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<p>I feel like breaking down and crying right now.  It's 3:30 in the morning, my 17 mo son has been up since midnight, and I have my biggest scariest final tomorrow.  I was really needing a good sleep tonight.  This has been happening almost every night this entire semester.  I have been behind and just barely scraping by because of it.  I know he needs more sleep, I do everything I can to facilitate it, but he just gets up in the middle of the night and won't go back to sleep for hours no matter what I do.  He spends his days cranky and frustrated, and I feel overwhelmed and angry.  Has this happened to anyone?  How did you deal?  I have to stay in school for at least next semester.  I was so excited about going back for the first time since ds came this semester and because of this awful sleep thing I've pretty much hated it!</p>
 

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<p>I hope your final went okay.  I've been there, trying to get school work done on very little sleep because of dd's sleep habits.  My mantra, at the time, was "this too shall pass."  And it took my daughter until almost two to sleep through the night, but eventually I got more sleep.  I guess the only suggestion I have is to work on his sleep and have someone else help out with nighttime parenting or sleep during the day if you can to catch up.  Check out the no cry sleep solution book or something like it.  Good luck.</p>
 

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<p>That stinks. DD had issues with teething and ear infections, and that led to most of our sleepless nights.  I did give her baby tylenol those nights and that was how I dealt.  It really does wipe you out.  Do you have a partner who can pitch in and help you or that you can let know that you are really desperate for some sleep?  Make it a priority and don't feel guilty--get partner to watch baby for 4 hours and go to a friends house and sleep if you have to!  Then return the favor for your partner. Hope your final went ok.</p>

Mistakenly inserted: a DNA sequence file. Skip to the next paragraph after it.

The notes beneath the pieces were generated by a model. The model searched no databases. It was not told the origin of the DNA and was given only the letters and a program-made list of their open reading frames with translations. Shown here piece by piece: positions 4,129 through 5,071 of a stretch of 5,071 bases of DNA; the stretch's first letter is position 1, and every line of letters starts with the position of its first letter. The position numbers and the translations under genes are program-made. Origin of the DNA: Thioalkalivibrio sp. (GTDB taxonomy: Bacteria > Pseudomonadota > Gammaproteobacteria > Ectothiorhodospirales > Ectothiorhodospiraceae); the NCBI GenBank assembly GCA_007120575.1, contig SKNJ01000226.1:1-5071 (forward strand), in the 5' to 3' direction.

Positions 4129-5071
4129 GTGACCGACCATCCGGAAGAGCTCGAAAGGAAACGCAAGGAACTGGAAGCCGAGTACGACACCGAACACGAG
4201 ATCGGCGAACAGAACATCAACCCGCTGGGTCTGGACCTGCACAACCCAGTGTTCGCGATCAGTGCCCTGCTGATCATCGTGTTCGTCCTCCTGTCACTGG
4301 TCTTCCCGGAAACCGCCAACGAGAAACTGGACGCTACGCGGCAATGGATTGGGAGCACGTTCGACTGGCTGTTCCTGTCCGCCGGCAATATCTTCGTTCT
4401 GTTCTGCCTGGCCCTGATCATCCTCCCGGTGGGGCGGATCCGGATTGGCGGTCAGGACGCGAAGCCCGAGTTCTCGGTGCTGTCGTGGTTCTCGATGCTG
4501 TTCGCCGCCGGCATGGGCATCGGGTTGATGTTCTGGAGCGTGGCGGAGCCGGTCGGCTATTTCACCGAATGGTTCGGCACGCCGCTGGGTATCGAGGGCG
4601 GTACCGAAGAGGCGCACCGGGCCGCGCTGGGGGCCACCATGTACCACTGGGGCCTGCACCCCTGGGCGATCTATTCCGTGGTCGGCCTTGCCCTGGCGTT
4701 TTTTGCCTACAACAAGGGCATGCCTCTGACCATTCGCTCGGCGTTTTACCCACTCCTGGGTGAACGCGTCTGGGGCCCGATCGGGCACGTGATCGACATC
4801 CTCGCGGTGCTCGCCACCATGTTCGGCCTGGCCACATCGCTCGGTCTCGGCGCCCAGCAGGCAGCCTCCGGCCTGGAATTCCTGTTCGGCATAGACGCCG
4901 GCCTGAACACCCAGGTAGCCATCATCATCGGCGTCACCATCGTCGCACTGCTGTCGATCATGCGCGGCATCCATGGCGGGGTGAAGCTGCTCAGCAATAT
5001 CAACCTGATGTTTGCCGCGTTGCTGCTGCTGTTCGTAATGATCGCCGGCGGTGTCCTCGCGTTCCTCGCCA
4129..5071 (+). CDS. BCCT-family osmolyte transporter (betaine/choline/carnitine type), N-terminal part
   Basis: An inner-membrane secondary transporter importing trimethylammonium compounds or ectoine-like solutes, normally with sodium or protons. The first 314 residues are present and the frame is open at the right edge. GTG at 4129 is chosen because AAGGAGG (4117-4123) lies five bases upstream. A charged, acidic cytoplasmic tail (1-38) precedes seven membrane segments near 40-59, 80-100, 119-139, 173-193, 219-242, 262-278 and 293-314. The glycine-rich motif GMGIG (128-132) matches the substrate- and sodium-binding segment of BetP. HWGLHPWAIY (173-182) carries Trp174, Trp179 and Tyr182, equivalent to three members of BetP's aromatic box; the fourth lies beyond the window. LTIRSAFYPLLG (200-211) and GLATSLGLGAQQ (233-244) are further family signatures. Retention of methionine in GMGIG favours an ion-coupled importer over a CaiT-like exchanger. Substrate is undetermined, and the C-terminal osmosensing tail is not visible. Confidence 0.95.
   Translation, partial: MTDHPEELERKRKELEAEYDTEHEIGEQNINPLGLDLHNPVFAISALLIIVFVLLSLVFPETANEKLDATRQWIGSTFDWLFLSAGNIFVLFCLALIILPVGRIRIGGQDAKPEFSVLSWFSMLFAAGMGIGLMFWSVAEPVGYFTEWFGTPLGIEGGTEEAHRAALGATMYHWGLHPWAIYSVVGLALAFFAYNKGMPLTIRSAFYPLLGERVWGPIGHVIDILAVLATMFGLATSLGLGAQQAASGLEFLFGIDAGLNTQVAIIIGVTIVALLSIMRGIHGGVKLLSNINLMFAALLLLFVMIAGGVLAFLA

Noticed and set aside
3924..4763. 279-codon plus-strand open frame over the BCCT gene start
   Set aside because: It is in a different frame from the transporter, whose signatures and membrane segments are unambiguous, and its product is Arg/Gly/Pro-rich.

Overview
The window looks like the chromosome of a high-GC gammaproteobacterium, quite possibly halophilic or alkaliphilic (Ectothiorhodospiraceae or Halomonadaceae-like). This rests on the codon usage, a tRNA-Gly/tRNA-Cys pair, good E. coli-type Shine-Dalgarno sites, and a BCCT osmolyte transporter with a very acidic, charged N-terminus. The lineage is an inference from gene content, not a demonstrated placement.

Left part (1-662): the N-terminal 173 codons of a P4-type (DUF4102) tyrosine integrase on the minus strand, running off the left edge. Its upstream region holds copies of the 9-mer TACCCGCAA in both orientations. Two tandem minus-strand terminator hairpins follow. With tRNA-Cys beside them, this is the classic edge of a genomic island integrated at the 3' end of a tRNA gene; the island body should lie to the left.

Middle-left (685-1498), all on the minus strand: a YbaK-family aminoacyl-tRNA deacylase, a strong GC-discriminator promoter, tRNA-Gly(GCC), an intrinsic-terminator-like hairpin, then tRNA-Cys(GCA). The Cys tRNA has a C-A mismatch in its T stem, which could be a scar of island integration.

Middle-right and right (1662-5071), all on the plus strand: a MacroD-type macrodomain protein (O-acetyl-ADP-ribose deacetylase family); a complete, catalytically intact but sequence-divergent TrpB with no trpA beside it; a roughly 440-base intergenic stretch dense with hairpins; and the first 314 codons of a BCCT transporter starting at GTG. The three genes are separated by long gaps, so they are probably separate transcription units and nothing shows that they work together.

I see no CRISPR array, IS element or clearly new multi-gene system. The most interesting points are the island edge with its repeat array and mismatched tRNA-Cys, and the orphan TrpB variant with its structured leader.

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<p>I hope your final went okay today! I have so been there! My first semester back to school last year was awful in terms of DS's sleep... Looking back I really don't know how I made it through. I totally blew my chances at doing well in an important class & getting on the good side of a respected professor because I was just too exhausted to care more. But hey, school with a kid requires a bit of reorganizing priorities to say the least...</p>
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<p>I don't have good advice (except to echo madskye ^^ about getting someone to help), but just hang in there! <span><img alt="hug2.gif" src="http://files.mothering.com/images/smilies/hug2.gif"></span></p>
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<p><span>Oh, maybe one piece of advice would be to discuss with your school's dean's office or student affairs office or the equivalent about accommodations that can be made last minute. The school should want you to succeed so there should be someone that deals with problems & emergencies that arise</span> around finals time. Get that person's phone number & don't be afraid to ask to take the exam on a different day or to come up with some different solution if you have gotten no sleep the night before an exam.</p>
 

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<p>I'm right there with you!  Sometimes, when my son is waking up for like the third time in a row at night the night before I have a big test or presentation (and when I say waking up, I don't mean just normal waking up to eat and going back to sleep...I mean he wakes up to nurse and then cries and refuses to go back to sleep for sometimes several hours), I also want to cry!  I don't really have advice.  I have a three and a half year old dd so I have lived through this already and I know it will pass; that is my biggest consolation.  Someone recently suggested to me a book that really helped--but I'm so tired I don't remember now what it was, lol!  Maybe you will get some specifically sleep advice in the Family bed and Nighttime Parenting forum.  As it relates to being a student, though, I just echo other posters and will add that you should try to keep focused on the big picture--that it's tough but you can do, it will be better, and it will be worth it!</p>